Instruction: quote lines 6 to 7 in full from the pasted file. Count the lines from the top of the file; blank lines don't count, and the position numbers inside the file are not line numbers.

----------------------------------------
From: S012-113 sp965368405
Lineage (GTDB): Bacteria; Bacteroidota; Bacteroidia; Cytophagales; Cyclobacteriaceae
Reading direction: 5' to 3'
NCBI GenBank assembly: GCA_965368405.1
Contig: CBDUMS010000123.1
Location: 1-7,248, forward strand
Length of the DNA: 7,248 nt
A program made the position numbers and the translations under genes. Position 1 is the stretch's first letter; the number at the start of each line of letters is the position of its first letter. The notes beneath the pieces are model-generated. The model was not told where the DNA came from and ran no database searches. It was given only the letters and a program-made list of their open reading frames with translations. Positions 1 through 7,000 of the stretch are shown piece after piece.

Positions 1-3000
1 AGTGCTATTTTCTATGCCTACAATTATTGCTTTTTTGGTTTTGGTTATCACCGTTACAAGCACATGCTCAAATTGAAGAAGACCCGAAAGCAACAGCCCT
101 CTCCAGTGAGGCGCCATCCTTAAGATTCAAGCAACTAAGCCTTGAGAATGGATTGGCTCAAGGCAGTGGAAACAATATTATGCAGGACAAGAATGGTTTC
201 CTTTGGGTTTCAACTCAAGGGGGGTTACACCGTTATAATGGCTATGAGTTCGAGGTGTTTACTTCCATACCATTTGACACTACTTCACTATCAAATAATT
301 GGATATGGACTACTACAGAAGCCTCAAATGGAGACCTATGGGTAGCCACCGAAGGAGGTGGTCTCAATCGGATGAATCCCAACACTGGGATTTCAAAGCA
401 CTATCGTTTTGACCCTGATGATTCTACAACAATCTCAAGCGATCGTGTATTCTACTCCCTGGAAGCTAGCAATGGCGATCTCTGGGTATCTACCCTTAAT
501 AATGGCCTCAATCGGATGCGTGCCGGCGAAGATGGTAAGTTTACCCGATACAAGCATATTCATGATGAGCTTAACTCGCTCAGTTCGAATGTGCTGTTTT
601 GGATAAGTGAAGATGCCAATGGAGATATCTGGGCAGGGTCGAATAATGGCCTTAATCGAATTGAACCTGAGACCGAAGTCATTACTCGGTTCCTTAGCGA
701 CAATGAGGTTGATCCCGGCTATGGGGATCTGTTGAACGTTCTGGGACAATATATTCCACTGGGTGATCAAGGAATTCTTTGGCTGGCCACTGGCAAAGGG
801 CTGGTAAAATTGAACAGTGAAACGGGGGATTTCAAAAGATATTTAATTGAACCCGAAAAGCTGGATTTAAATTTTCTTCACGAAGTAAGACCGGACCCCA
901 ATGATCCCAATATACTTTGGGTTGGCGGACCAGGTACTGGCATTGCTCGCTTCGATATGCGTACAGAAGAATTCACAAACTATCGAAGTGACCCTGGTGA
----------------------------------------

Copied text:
Location: 1-7,248, forward strand
Length of the DNA: 7,248 nt